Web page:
• Netscape 9.0 (October 2007) – This is based on Firefox 2, which means it has several notable features such as inline spell checking. They’ve also bundled a few things that aren’t included in Firefox which I’ve listed here.
    Netscape 9.0

–Firefox–

Firefox is currently the second most popular browser in the world, and only falls short to Microsoft’s Internet Explorer. Development on the browser started back in 2002 when it was named Phoenix.

  • Firefox 0.1 (September 2002) – This first version had a primary focus of speed. Oh, and you won’t find any extensions quite yet.
    Firefox 0.1
  • Firefox 1.0 (November 2004) – Better tabbed browsing, several different languages are available, and there’s an extension system. We’ve got a truly great browser on our hands!
    Firefox 1.0
  • Firefox 1.5 (November 2005) – Can you say automatic updates! Firefox can now update itself without needing the users to redownload the entire installer.
    Firefox 1.5
  • Firefox 2.0 (October 2006) – Firefox got a nice new theme, inline spell checking, session restore, and more. What’s not to love?
    Firefox 2.0

–Internet Explorer–

Unfortunately it is pretty impossible to get older versions of Internet Explorer to work in Vista, so I had to pass on that one. Microsoft has created their own Internet Explorer history page that walks you through the different versions of the browser, but here is a screenshot that I took awhile back of Internet Explorer 3 and 5 running side-by-side:

There Are 16 Comments

  1. It’s amazing how far behind the times IE6 was/is. No tabbed browsing, no plugins. Amazing what the other browsers offered that IE didn’t, yet IE was still the most popular.
    Now all we need is for IE, firefox and Opera to render pages the same way and we will all be happy campers.

  2. hi, which plugins do you using to diplay the images.

  3. I’ve been using both Firefox and Opera from the very first versions, and also former-Mozilla (now Seamonkey).

    It’s incredible how IE and Firefox have developed so little. With the exception of extensions (which after all make Firefox so powerful) only a small number of features and enhancements have been introduced — the user interface is still slow, resembling the slow response rates of Phoenix, when accessing menus or pressing buttons.

    Anyway, I see Opera as the true great innovator. Each version is smaller in size, uses less resources, has an extra-fast GUI response rate, and tons of features that Firefox has (or might have in the future) as extensions.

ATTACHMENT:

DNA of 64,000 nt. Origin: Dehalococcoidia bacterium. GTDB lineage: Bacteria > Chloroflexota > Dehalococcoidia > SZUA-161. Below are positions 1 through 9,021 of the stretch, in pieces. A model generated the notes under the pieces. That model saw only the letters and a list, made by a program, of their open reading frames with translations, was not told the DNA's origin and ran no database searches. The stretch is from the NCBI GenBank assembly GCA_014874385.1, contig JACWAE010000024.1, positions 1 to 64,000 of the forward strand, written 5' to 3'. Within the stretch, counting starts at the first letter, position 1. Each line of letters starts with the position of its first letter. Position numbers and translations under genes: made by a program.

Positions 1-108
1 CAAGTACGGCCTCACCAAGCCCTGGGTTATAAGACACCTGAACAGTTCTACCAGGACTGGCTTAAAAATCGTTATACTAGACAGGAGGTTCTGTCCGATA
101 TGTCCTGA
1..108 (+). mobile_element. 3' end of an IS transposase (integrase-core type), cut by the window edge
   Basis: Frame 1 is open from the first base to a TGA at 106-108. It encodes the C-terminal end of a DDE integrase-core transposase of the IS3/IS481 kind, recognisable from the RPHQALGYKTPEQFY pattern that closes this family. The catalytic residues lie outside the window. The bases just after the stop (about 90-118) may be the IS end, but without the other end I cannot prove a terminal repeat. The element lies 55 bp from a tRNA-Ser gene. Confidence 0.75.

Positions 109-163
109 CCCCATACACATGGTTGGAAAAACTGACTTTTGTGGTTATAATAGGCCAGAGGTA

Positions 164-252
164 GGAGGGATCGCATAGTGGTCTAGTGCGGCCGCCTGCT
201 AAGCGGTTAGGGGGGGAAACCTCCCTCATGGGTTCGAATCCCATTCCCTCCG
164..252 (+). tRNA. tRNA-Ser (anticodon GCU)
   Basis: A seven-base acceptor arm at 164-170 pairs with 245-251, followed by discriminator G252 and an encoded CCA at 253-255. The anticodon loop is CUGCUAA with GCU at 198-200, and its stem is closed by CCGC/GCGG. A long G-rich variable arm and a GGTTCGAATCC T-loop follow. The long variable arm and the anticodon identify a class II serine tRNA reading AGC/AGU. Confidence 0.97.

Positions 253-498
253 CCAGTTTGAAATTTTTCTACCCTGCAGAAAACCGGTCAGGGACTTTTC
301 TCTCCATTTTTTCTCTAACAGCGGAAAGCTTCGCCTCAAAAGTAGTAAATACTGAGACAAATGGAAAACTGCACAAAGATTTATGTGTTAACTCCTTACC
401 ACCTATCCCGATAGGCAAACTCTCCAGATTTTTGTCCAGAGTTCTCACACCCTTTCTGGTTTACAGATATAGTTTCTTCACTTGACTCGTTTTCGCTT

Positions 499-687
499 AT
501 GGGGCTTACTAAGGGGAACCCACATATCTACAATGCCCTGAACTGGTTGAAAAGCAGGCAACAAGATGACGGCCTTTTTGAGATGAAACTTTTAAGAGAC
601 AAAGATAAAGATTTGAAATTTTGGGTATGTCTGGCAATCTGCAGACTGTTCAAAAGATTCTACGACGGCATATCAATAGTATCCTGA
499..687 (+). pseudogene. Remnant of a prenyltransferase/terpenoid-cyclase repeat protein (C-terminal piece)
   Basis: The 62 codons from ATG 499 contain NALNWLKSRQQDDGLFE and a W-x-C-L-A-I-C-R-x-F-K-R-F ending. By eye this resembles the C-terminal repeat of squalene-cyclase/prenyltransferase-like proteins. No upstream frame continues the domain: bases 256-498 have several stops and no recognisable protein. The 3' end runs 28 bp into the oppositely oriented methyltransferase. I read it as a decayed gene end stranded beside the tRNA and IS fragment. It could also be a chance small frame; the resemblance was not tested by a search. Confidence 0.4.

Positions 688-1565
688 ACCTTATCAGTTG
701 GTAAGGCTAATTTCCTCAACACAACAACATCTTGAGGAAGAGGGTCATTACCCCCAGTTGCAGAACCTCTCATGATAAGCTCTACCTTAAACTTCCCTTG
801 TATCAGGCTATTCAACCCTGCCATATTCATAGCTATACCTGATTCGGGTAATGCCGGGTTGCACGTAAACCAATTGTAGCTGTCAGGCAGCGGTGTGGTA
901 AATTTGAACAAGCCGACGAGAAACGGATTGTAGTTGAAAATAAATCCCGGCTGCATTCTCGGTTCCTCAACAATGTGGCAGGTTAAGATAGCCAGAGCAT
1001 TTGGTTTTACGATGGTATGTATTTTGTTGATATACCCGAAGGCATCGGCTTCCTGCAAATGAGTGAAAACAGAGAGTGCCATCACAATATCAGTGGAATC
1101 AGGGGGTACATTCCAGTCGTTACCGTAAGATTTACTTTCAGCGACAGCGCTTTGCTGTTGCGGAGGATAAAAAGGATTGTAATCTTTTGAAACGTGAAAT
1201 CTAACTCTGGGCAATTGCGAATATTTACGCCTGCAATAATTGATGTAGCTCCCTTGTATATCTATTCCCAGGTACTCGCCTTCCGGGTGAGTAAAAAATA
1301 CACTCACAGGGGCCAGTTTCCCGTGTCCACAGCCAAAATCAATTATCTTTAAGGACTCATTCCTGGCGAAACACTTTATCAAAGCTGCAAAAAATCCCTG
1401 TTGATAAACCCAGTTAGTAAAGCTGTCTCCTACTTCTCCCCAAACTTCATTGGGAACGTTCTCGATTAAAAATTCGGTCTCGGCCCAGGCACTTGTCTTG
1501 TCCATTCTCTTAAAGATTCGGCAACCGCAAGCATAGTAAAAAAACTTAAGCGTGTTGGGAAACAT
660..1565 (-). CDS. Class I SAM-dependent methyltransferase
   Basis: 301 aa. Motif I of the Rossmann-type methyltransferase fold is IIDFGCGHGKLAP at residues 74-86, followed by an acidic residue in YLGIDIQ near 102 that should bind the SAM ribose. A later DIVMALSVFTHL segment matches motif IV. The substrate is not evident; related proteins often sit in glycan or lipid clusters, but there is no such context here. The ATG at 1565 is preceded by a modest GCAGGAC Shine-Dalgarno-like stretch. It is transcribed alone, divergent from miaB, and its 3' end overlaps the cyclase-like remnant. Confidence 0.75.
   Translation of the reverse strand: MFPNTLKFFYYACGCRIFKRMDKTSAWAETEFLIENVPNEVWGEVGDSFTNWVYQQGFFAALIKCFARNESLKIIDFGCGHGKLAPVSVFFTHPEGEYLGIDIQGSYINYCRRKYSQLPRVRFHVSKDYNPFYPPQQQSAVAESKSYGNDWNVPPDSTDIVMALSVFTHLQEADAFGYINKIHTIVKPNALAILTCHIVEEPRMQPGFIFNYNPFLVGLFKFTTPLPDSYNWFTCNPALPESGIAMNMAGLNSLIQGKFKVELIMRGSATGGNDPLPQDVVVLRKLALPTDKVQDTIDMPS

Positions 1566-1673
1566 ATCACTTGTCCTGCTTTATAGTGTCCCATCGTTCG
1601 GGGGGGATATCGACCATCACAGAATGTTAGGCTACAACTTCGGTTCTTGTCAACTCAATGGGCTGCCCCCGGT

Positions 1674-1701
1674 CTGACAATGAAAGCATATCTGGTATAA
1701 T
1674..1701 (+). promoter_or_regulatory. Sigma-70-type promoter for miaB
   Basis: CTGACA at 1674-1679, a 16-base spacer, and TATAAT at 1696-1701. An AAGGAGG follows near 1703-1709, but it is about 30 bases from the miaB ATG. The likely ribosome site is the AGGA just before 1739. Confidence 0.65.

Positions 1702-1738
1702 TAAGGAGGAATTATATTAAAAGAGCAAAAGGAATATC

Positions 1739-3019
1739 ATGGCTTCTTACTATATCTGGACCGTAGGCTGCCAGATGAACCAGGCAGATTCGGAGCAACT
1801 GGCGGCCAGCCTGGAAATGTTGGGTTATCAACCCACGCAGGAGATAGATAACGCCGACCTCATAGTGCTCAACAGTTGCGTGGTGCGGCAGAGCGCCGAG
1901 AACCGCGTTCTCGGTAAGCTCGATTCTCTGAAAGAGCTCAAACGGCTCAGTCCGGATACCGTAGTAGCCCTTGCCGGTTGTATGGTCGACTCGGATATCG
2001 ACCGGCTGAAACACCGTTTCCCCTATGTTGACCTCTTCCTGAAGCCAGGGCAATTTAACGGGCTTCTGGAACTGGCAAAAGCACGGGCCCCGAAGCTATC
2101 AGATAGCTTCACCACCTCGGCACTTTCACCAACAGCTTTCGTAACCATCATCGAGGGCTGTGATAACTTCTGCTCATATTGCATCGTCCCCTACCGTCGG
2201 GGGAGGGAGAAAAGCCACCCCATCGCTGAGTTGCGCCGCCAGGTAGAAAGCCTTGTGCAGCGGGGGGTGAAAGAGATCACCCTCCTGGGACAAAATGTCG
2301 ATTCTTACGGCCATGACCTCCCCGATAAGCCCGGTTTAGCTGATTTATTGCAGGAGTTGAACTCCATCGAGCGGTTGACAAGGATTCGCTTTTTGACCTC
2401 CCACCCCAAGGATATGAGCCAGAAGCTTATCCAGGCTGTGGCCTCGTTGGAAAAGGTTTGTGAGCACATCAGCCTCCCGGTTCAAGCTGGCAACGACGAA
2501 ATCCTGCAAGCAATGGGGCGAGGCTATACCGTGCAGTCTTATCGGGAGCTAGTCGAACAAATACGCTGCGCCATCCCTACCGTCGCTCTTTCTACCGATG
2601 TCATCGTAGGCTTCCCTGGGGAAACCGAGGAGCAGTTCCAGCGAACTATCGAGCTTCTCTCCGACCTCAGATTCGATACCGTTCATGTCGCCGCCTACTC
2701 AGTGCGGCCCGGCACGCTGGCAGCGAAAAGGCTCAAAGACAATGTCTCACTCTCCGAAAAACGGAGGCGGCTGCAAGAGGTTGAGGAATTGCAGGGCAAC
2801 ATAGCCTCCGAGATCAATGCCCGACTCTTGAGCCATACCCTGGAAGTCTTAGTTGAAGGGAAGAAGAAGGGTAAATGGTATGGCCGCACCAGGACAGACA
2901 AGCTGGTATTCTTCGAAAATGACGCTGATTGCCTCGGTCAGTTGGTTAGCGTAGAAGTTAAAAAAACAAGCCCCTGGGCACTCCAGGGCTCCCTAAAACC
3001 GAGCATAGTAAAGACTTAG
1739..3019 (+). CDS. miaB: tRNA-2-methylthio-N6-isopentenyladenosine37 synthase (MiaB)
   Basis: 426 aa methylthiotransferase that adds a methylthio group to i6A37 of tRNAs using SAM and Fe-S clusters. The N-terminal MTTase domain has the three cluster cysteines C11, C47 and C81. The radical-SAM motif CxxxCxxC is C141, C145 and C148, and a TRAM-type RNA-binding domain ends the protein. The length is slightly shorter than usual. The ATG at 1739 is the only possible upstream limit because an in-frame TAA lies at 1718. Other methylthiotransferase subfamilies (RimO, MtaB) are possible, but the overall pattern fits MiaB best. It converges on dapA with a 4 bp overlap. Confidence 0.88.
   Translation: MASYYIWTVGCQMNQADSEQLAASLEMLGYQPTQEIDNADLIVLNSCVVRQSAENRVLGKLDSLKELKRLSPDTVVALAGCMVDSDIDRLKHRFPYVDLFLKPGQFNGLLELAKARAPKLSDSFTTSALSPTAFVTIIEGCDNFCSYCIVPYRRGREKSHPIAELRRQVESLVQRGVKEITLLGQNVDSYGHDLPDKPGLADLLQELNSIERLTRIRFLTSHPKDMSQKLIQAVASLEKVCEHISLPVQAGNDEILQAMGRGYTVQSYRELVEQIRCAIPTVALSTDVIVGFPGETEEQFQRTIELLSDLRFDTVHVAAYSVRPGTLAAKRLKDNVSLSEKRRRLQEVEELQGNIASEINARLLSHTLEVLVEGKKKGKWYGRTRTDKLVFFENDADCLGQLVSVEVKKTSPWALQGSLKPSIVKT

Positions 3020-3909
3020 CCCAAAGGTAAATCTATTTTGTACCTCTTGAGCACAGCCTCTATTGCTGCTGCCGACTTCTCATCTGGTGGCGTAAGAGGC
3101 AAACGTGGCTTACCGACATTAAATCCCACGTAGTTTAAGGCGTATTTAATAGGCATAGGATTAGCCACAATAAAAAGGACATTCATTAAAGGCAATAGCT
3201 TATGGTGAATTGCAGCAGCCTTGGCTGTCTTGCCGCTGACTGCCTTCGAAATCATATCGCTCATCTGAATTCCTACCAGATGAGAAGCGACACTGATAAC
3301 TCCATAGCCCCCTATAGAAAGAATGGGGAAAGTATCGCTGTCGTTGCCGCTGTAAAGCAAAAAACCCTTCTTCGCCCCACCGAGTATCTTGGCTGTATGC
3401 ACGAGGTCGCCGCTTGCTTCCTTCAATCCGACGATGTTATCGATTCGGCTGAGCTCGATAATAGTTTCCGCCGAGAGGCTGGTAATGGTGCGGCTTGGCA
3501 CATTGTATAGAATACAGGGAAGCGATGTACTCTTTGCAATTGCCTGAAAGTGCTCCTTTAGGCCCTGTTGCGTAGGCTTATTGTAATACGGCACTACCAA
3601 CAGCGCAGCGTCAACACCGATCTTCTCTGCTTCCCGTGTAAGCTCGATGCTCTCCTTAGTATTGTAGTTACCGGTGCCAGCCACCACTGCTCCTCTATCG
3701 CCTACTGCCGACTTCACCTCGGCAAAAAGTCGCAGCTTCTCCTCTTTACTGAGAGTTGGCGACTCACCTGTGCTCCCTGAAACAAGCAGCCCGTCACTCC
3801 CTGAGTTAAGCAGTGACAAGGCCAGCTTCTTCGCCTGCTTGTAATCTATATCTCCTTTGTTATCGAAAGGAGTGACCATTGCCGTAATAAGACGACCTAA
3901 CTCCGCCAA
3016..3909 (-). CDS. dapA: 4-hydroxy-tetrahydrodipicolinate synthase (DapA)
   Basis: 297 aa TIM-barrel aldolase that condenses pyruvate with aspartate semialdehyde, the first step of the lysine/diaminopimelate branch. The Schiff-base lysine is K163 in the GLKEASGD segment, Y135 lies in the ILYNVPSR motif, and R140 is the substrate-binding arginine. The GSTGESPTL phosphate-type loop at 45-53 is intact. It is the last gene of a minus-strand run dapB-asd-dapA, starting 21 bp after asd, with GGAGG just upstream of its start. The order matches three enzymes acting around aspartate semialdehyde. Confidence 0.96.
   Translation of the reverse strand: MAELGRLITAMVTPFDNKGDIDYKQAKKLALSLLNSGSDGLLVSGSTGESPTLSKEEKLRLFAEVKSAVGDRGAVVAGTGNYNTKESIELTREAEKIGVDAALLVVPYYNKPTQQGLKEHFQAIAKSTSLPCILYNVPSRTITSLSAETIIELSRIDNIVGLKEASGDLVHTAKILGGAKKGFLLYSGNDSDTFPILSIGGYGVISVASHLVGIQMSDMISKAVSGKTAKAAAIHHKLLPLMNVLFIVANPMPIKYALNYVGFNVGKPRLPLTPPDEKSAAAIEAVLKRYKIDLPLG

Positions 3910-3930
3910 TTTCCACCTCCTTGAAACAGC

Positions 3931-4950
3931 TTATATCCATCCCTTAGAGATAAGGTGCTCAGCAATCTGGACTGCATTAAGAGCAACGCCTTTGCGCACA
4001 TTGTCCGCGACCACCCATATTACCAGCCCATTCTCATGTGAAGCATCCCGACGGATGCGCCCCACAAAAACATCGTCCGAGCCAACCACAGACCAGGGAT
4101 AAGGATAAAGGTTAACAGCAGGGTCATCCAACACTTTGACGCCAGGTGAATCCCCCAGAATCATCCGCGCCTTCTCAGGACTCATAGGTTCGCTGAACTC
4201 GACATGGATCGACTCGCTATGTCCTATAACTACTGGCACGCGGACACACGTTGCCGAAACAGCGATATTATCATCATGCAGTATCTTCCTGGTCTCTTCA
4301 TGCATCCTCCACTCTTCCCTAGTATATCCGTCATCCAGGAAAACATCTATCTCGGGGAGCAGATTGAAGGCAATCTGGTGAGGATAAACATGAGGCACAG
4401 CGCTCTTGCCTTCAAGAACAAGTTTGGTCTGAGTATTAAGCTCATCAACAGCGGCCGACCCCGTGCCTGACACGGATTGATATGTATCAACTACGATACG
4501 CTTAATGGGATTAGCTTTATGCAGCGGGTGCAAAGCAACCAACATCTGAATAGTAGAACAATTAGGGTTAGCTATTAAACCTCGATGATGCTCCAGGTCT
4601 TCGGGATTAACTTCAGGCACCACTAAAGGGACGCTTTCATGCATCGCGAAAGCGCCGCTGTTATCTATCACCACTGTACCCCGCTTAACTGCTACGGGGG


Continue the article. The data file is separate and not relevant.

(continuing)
IE is the worst for me.

  4. Somehow seeing these oldies using the Vista GUI takes away from the retro feel. Very informative, nonetheless.

  5. Chris wrote:
    Now all we need is for IE, firefox and Opera to render pages the same way and we will all be happy campers.

    That would really be amazing, but I think all of the browsers would have to agree upon one rendering engine in order for that to work.

    daniel wrote:
    hi, which plugins do you using to diplay the images.

    I use highslide Javascript, and I’ve customized it to work with our site.

    Cody wrote:
    I see Opera as the true great innovator. Each version is smaller in size, uses less resources, has an extra-fast GUI response rate, and tons of features that Firefox has (or might have in the future) as extensions.

    That’s definitely true. It’s just disappointing that Opera didn’t offer the completely free version sooner because they probably would have gotten a larger market share before Firefox was even available.

    Nosh wrote:
    Somehow seeing these oldies using the Vista GUI takes away from the retro feel. Very informative, nonetheless.

    I felt the same way when I was taking the screenshots, but it’s nice to have all of the browsers running on the same operating system for a true comparison.

  6. Wow…very nice and informative! :mrgreen:

  7. very nice article… brings back memories…

  8. This article has filled me with nostalgia. submiited to stumbleupon and cybermarked. Thanks Ryan

  9. I remember before Netscape 0.91 it was actually a browser called Mozilla. I have 0.89 alpha or beta around somewhere. It does actually support images but inline only, and doesn’t support background colors.

    However, I feel you’re not doing history justice unless you discuss NCSA Mosaic, which I believe was the inspiration for the original “mozilla” moniker – the Mosaic killer. You’ll see even to this day that Internet Explorer talks about how its based on NCSA Mosaic in the “About” box.

  10. Woah, great work Ryan! Stumbled!

  11. Yeah, what Jim said – I surfed for well over a year with NCSA Mosaic on a UNIX box. I remember seeing Mosaic announcing support for any images. Just because M$ ‘bought’ the code to make Interknot Exposer, that doesn’t mean that Mosaic is not a part of PAST events.

  12. really well done post, thanx for your work!!